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An independent study commissioned by the Women’s Funding Network has garnered a lot of attention in recent weeks. The study, which tracks sex trafficking in online classifieds, claims that incidences of child prostitution have risen in some states by as much as 67.4% in a matter of months.

There’s just one problem: it’s a total fiction.

The precision of these numbers – a 67.4% increase in Minnesota, a 39.2% increase in Michigan – belies the almost comically unscientific methods of the study. You’ll find more scientific rigor in the Pepsi Challenge.

Nevertheless, the claims of the study have been echoed by a number of major news outlets in the US and subsequently triggered a large influx of money for the Women’s Funding Network.

When questioned about their bogus methodology the authors of the study appeal to the righteousness of their cause in order to justify these logical leaps. They point to the increases in funding as reason enough for their dire yet unfounded claims.

Unfortunately, there are consequences for studies like these that masquerade as science. The realm of public attention, and public funding, is highly competitive. There are many other important causes and organizations that need support.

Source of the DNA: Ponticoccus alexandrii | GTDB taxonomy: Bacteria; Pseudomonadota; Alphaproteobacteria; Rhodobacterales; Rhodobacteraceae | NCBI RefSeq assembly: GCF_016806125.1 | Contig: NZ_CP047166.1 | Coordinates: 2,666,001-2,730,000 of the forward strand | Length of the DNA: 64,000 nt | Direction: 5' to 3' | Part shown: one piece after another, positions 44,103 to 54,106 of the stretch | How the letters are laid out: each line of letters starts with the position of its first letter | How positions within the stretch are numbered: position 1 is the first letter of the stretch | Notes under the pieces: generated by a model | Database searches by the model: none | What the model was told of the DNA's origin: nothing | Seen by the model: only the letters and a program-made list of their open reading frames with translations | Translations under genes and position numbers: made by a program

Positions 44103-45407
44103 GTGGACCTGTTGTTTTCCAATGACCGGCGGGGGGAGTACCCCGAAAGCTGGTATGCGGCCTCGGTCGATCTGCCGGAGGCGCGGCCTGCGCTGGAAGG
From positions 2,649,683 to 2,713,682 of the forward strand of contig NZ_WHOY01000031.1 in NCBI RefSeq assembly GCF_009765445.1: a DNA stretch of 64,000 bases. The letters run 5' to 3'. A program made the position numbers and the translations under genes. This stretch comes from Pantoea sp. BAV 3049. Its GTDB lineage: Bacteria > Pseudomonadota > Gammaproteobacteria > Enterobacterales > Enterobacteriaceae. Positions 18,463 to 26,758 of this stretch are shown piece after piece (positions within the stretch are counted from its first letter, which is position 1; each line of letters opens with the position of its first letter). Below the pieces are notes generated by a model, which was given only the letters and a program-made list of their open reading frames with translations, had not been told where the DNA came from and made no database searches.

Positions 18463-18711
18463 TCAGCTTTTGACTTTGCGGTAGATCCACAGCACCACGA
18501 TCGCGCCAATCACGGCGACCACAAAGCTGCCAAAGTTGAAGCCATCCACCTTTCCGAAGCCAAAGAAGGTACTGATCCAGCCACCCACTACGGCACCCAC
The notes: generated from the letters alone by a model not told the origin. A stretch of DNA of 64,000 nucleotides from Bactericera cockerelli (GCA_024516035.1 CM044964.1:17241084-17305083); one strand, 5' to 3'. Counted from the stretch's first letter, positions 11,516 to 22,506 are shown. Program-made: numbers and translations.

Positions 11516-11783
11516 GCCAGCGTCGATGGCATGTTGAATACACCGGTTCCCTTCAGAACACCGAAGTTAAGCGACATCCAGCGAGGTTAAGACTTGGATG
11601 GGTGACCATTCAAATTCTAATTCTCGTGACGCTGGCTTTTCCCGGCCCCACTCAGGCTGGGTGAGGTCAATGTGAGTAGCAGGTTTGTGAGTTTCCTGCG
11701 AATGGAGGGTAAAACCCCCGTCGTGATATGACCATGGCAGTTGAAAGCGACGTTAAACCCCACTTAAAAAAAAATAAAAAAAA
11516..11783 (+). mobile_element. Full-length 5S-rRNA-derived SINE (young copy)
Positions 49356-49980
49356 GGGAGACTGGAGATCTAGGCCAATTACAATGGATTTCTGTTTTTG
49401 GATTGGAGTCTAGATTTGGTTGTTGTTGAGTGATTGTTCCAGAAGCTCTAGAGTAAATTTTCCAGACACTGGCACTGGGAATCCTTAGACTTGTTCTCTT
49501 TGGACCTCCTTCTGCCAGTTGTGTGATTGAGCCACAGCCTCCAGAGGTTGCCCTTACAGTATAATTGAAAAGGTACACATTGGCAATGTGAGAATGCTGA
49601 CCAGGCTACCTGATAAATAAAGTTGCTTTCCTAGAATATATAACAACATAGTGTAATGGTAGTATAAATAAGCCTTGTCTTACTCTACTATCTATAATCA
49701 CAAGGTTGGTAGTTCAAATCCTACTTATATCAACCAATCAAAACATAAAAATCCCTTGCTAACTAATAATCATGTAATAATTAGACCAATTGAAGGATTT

This is not to suggest that child prostitution is not an important issue – it is. But, contrary to the inflated numbers of this study, the best statistics seem to indicate that the actual number of victims is much lower than people think. Thus, precious funding has now gone to combat a largely imagined crisis.

Such exaggerated claims, especially regarding children’s safety online, are often used to justify censorship and other violations of internet rights.

For more on the subject, see this video.

The importance of rigorous, scientific research for understanding sexuality online cannot be overstated. APC’s EroTICS project has found that much of the sexual content online is not pornographic or exploitative, but in fact serves a vital role in sexual education and information regarding sexuality and LGBT rights.

Photo by By Mr Tickle – Wachoo Wachoo Tribe Congressman. Used with permission under Creative Commons license 2.0